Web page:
Property rights are at the heart of modern economies in many nations. This path shows the importance of property rights
What makes poor nations poor? It is a difficult question with many answers. Sometimes it is war. Sometimes it is a lack of resources. But more often than not, the answer is bad governance.
Bad governance (be it too strong or too weak) leads to a lack of security (threat of violence from others from the government itself), reduces personal property rights, and thus makes investment and economic growth unlikely. This problem is repeated in poor countries around the world.
This path was inspired by a talk (included at the end of the path) by Professor Don Swanz at the Bonas and Beyond program in October 2015.Edit Remove Move
Political and economic institutions--the rules, laws, and customs that guide behavior--help determine living standards around the world. New research by Daron Acemoglu and Simon Johnson (2005) reveals that among these institutions well-defined and enforced property rights are most important in shaping long-run economic growth and thus prosperity.Edit Remove Move
Hoskins and O'Driscoll explore the role of property rights in economic development Prosperity and property rights are inextricably linked. The importance of having well-defined and strongly protected property rights is now widely recognized among economists and policymakers. A private property system gives individuals the exclusive right to use their resources as they see fit.Edit Remove Move
One of the most fundamental requirements of a capitalist economic system-and one of the most misunderstood concepts-is a strong system of property rights. For decades social critics in the United States and throughout the Western world have complained that "property" rights too often take precedence over "human" rights, with the result that people are treated unequally and have unequal opportunities.Edit Remove Move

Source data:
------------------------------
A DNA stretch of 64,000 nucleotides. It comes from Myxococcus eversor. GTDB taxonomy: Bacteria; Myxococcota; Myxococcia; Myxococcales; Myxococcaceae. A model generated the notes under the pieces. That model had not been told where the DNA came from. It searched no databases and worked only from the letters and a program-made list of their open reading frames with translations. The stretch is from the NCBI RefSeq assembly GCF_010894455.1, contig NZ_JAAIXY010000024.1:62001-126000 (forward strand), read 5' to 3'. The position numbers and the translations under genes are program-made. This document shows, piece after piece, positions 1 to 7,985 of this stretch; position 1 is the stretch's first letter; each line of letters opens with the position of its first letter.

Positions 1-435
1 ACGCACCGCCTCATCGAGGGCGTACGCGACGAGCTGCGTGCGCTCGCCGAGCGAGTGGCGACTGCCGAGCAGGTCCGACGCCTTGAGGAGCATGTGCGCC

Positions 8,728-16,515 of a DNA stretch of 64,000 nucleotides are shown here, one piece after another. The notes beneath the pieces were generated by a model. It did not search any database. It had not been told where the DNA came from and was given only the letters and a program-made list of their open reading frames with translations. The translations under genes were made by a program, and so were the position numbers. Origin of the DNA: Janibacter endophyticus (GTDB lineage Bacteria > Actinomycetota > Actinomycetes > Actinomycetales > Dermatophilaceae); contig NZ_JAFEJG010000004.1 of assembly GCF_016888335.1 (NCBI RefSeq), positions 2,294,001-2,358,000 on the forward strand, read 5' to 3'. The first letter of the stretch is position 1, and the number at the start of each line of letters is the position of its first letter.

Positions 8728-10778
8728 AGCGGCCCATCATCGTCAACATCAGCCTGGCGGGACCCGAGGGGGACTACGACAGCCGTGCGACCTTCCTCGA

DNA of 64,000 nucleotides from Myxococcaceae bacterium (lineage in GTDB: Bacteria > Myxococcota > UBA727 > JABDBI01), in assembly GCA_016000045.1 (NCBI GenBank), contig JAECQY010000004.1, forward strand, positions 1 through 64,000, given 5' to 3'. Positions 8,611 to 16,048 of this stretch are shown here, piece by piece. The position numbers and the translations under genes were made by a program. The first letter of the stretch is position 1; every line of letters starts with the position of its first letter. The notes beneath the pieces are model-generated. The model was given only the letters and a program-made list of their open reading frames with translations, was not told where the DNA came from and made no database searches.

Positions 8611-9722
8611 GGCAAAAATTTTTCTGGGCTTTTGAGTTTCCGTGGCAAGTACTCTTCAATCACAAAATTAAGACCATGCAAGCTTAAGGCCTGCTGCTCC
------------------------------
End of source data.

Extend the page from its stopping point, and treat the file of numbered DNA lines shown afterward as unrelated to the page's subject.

A classic work that shows the importance of financial institutions on GDP.Edit Remove Move
Imagine you're walking down the street when suddenly the police come upon you, slap cuffs on and haul you downtown for no apparent reason. To your horror, you are charged with not having a specific destination! The police tell you that you are a vagrant and define this as a person who moves from place to place without a specific destination or monetary means.Edit Remove Move
This could be the basis of several classes--it is a series of writings on property rights. (Probably more suited for upper level or grad class--or at least a more serious student)Edit Remove Move
Brad Smith - General Counsel and Executive Vice President, Microsoft Excerpted from remarks at the Centre for European Policy Studies, Brussels, January 20, 2015 http://www.microsoft.eu/Edit Remove Move
Economic freedom has been shown in numerous peer-reviewed studies to promote prosperity and other positive outcomes. It is a necessary condition for democratic development. It liberates people from dependence on government in a planned economy, and allows them to make their own economic and political choices.Edit Remove Move
Literature Review of Property Rights and Development - - Research reports and studies By Anna Locke My suggestion: start reading in section 3. That is where the really important stuff is for MY CLASS.Edit Remove Move
What Can Government Do To Create Jobs? Testimony Before the House Committee on Education and the Workforce Matthew Mitchell | Feb 01, 2012 Figure 2 is key! "Economists Chris Doucouliagos and Mehmet Ali Ulubasoglu recently reviewed 45 studies examining the freedom-growth relationship and concluded that: [R]egardless of the sample of countries, the measure of economic freedom and the level of aggregation, there is a solid finding of a direct positive association between economic freedom and economic growth.28 Figure 2 shows the relationship between freedom and per capita income. There is clearly a positive and statistically significant relationship. Moreover, because material wealth is positively associated with so many things that humans seem to care about—clean environments, quality health care, long life, and good education—economic freedom is also related to those things.29 The more freedom/more prosperity relationship doesn’t just hold at the international level. There are also a number of state-level indices of economic freedom, such as the annual Freedom in the 50 States index published by the Mercatus Center at George Mason University.30 In a recent review of several state-level indices, economists Jed Kolko, David Neumark, and Marisol Cuellar Mejia found that those states with greater degrees of economic freedom tend to experience larger gains in jobs, wages, and gross state product.31"Edit Remove Move
Don Swanz from his class on Property Rights and importance of legal and economic institutions (with Creole Translation by Djemson Jeudy)Edit Remove Move